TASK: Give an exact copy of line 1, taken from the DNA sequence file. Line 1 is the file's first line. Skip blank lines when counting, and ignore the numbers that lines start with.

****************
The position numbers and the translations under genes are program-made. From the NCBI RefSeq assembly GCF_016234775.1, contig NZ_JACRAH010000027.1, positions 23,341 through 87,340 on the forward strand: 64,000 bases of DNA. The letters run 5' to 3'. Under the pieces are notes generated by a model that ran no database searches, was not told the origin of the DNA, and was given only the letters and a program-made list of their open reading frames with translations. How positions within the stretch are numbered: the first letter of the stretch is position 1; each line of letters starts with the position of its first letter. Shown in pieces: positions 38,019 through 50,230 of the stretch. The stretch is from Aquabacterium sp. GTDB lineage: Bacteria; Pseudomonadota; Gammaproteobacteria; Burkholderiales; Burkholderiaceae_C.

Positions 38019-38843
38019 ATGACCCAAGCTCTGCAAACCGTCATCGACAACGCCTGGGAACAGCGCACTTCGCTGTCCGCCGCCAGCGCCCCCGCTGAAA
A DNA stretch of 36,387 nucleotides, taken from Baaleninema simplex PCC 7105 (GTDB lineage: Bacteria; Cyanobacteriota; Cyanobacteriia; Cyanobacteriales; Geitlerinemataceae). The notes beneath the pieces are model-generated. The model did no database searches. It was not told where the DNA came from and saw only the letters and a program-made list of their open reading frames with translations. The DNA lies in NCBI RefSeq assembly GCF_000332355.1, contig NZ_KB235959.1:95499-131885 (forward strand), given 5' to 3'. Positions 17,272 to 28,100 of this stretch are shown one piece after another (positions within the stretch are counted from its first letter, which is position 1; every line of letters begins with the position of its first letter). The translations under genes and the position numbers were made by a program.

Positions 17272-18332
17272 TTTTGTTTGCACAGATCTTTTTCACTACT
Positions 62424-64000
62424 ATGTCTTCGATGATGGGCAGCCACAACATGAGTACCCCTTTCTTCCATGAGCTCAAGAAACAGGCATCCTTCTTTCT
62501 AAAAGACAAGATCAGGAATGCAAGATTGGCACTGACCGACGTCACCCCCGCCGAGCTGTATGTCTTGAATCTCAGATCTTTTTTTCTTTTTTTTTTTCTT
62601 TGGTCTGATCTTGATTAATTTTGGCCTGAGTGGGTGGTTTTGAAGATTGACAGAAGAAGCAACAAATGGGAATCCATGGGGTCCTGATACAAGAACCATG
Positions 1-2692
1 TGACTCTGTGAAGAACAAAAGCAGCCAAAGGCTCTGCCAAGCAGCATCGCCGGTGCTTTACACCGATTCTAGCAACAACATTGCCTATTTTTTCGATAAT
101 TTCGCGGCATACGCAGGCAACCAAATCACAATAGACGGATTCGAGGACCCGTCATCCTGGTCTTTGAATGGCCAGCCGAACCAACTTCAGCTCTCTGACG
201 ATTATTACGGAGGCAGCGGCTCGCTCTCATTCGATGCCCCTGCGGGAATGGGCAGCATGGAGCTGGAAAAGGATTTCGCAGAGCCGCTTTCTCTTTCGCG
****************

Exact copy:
The position numbers and the translations under genes are program-made. From the NCBI RefSeq assembly GCF_016234775.1, contig NZ_JACRAH010000027.1, positions 23,341 through 87,340 on the forward strand: 64,000 bases of DNA. The letters run 5' to 3'. Under the pieces are notes generated by a model that ran no database searches, was not told the origin of the DNA, and was given only the letters and a program-made list of their open reading frames with translations. How positions within the stretch are numbered: the first letter of the stretch is position 1; each line of letters starts with the position of its first letter. Shown in pieces: positions 38,019 through 50,230 of the stretch. The stretch is from Aquabacterium sp. GTDB lineage: Bacteria; Pseudomonadota; Gammaproteobacteria; Burkholderiales; Burkholderiaceae_C.